Thermal Mechanisms Preventing or Favoring Multiple Ovulations in Dairy Cattle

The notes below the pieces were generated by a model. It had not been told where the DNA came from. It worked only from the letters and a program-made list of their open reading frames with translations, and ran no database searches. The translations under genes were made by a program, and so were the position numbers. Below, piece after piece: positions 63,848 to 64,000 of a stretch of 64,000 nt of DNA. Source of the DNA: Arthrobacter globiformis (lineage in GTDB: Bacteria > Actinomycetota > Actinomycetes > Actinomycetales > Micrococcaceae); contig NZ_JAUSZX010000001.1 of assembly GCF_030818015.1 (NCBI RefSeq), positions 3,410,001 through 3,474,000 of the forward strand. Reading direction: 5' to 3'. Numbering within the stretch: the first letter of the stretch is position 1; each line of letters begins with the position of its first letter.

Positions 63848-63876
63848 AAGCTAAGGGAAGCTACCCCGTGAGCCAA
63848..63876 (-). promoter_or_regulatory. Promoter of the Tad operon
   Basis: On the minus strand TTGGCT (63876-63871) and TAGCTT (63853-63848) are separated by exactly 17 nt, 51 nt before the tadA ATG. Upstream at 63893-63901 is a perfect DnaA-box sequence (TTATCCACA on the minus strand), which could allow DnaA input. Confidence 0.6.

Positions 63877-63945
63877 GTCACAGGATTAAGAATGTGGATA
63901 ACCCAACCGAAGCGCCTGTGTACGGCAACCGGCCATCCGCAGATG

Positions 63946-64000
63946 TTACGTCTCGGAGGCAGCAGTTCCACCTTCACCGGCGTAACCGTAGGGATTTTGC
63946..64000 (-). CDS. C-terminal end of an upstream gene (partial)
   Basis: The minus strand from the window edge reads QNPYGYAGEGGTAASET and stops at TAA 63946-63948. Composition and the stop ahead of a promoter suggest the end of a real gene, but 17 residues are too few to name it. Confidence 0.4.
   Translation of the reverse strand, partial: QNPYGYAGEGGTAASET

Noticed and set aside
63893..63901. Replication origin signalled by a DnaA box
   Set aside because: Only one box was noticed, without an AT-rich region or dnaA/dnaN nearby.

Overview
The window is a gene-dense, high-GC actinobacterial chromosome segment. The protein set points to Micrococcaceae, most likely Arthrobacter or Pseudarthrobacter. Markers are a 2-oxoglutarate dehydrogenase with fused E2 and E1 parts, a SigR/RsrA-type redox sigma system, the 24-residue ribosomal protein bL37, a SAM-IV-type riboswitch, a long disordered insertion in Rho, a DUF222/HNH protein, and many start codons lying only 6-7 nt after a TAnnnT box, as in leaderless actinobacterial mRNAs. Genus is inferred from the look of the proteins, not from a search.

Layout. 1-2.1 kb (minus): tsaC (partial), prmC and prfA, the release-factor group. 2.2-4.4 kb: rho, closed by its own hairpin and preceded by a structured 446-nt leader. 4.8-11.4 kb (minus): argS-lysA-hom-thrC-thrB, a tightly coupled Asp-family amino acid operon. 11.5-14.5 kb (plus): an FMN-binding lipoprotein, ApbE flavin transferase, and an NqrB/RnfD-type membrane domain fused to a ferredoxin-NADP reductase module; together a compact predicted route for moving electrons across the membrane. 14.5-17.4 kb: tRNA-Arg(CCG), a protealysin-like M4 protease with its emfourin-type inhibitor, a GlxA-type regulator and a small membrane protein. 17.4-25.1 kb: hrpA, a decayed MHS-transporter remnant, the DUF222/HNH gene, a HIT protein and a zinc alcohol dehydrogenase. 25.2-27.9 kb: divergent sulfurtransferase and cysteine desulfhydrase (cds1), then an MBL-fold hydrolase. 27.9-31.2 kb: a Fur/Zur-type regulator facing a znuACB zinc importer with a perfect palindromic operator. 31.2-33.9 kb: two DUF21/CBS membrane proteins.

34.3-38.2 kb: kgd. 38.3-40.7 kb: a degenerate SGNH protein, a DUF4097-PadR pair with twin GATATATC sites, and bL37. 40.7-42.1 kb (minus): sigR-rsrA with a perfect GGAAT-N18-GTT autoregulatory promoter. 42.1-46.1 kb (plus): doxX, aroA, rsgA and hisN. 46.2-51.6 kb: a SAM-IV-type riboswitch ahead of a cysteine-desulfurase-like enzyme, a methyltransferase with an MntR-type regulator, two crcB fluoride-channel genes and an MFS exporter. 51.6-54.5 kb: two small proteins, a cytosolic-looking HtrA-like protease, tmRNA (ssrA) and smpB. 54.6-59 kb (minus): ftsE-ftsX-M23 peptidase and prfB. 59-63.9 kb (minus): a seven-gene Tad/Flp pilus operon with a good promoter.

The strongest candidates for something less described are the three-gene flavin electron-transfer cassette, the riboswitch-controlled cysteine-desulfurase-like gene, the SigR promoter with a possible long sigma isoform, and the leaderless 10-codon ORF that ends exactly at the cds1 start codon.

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While cows are predominantly monovular, over the past 30 years the incidence of multiple ovulations and thus twinning has increased considerably alongside milk production. Multiple pregnancies are not desirable as they negatively affect the health of cows and the herd economy. Although causal mechanisms associated with multiple ovulations have been extensively revised, the process of multiple ovulations is not well understood. Recent studies on the thermal biology of the reproductive system have shown how thermal mechanisms may prevent or favor multiple ovulations. This review focuses on this relationship between thermal dynamics and multiple pregnancies. Cooling of the pre-ovulatory follicle is able to regulate ovulation. In effect, pre-ovulatory local cooling of the female reproductive system favors male and female gamete maturation and promotes fertilization. Thermal stress is proposed here as a model of stress. Periods of high ambient temperature affect the processes of pre-ovulatory follicular cooling and multiple ovulations. While the ratio between unilateral and bilateral multiple pregnancies is normally close to one, under heat stress conditions, this ratio may be 1.4 favoring unilateral multiple pregnancies. A ratio approaching unity is here proposed as an indicator of cow wellbeing.